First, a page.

Between her popularity at the brothel and her skills at games, she was able to amass a considerable sum by the time New Orleans legalized prostitution in 1897. Her first Storyville brothel was a mere ‘crib’ named The Bumblebee House, which she operated despite still working at Hattie Townsend’s newly-legal house. Eventually La Conçon had made enough money from her various pursuits to purchase a large house on Basin Street which she named “Chateau d’Arrête Ton Char”.
La Conçon was dedicated from the first to make her house the finest in Storyville, and her first year or so seemed likely to reach that goal. Her girls were chosen for a specific look of refinement, dressed in fine French lingerie, jewelry, especially silver rings and necklaces and even given lessons (a local schoolteacher bartered her time in return for the girls’ services, and especially their discretion). La Conçon believed that the delicate silver jewelry raised the bar of beauty for her ladies but also marked each of her girls in connected to her Chateau. Thus creating an identifier for her and her clientele. This is not something we associate silver jewelry with anymore. Infact silver, or silver-looking jewlery is so common place now that most people own atleast one piece of silver or imitation silver jewelry.
The Chateau’s decor and furnishings were elegant, featuring Tiffany windows, crystal chandeliers, and a number of expensive oil paintings; La Conçon recovered a number of items that had been lost after the sale of her parents’ house. The gentlemen who came to visit enjoyed sweet wines, elegant decor and memorable experiences. If Chateau d’Arrête Ton Char were operating today, most likely La Conçon would have online gift baskets filled with delicious treats of gourmet foods, fine wine, champagne and caviar, and elegant wine glasses in each room so her gentlemen guests could enjoy all sensory pleasures. For particularly faithful patrons,
La Conçon could have personalized wine bottle, decanters, and glasses with her patrons’ discreet initials engraved on them. Alas, the internet did not exist in the late 1800′s and early 1900′s, although most likely gift baskets did.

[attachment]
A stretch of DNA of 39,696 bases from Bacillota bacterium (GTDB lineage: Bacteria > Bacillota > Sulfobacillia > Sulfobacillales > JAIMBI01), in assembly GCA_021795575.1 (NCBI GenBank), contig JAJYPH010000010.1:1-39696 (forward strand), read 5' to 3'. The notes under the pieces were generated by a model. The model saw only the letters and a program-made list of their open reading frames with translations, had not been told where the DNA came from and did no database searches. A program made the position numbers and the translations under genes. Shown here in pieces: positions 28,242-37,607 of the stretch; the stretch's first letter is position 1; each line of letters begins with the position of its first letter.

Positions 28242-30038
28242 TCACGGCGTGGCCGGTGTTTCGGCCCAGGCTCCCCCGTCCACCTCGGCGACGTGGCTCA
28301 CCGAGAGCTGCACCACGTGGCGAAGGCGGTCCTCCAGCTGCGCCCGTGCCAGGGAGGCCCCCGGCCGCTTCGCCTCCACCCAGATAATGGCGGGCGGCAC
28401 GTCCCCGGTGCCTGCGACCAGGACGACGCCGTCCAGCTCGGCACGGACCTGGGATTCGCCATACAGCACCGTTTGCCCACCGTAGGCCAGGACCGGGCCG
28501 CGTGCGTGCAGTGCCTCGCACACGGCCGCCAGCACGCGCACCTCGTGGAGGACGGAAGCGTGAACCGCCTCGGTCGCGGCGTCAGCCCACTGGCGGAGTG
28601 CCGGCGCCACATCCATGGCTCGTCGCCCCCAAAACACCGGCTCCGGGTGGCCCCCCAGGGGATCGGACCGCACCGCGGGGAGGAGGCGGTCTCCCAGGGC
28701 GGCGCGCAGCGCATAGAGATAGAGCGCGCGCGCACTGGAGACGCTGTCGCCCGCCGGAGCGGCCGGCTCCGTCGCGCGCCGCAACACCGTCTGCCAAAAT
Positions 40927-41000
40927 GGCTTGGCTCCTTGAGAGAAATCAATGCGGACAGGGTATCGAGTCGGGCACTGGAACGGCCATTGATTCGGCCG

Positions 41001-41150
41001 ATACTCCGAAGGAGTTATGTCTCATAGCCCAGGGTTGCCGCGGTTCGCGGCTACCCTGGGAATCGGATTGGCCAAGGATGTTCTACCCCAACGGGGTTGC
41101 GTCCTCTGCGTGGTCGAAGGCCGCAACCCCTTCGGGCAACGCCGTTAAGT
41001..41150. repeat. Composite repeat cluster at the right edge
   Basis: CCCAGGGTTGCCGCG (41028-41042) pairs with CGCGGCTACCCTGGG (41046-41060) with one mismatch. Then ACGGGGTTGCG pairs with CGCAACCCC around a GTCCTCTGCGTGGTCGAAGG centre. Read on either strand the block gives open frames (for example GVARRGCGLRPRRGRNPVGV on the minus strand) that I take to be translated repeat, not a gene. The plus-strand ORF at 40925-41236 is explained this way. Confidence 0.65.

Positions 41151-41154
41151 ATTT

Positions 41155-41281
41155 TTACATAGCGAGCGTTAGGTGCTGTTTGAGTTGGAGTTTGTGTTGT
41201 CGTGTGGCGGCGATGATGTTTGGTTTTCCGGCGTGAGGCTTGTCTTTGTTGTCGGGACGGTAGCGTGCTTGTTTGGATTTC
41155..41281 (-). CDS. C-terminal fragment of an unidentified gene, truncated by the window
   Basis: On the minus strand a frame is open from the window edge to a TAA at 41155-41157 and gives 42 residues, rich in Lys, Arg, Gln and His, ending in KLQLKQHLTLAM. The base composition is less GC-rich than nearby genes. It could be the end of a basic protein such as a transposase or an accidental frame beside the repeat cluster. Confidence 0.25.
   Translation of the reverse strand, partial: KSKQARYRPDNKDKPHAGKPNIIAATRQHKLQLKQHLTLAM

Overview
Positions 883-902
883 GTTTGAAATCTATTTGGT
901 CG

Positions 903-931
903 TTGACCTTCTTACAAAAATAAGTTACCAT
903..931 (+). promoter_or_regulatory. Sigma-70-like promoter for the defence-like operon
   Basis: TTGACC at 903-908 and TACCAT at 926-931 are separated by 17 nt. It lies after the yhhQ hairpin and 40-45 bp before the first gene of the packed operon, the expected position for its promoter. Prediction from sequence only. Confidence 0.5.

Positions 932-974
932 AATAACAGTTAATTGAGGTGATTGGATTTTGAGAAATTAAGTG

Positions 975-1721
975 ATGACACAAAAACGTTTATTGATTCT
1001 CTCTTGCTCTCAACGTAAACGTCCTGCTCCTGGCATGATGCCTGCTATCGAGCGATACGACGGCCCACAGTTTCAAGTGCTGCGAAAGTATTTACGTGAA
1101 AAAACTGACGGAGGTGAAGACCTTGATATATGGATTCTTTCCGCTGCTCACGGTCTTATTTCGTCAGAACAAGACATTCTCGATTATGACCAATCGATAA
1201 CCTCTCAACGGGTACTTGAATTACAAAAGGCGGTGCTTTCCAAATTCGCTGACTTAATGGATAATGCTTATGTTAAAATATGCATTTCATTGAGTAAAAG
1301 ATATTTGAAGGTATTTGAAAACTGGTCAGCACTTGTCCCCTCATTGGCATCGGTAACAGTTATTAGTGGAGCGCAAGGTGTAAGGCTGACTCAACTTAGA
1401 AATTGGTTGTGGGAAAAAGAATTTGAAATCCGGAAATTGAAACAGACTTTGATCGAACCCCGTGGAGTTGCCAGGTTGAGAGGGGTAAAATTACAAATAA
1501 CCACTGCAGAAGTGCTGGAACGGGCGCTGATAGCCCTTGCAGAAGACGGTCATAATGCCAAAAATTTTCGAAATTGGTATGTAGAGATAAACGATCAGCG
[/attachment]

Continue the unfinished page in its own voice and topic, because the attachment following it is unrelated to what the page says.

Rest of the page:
Not far past the prime of her life, comfortably affluent, and mingling with (or at last possessing incriminating information on) many of the most influential people in the region — the turn of the century should have been the best years of La Conçon’s life. However, fate (and consequences) were to deal her one of the most unexpected and tragic blows of an already-tumultuous life.
Unfortunately, La Conçon’s success also made her a target. Her past mentor, Hattie Townsend, became jealous and conspired with other madams and brothels to employ various means to discourage potential customers, and even sabotage La Conçon’s operation. A 1909 fire at the Chateau was found to be the work of a local gang of thugs, who were often contracted by Townsend “to provide additional security” — though no direct connection to Townsend could be proven.
The final blow came in 1917, when the US Government closed the District to protect the morals of servicemen during World War I. La Conçon was among the many citizens to protest the closure, along with long-time friend Mayor Martin Behrman, but Secretary of the Navy Josephus Daniels was vehemently committed to ‘purity’ (of all kinds; his “White Supremacy” campaign and fascist beliefs likely played as much of a part as any concern for the recreational habits of soldiers).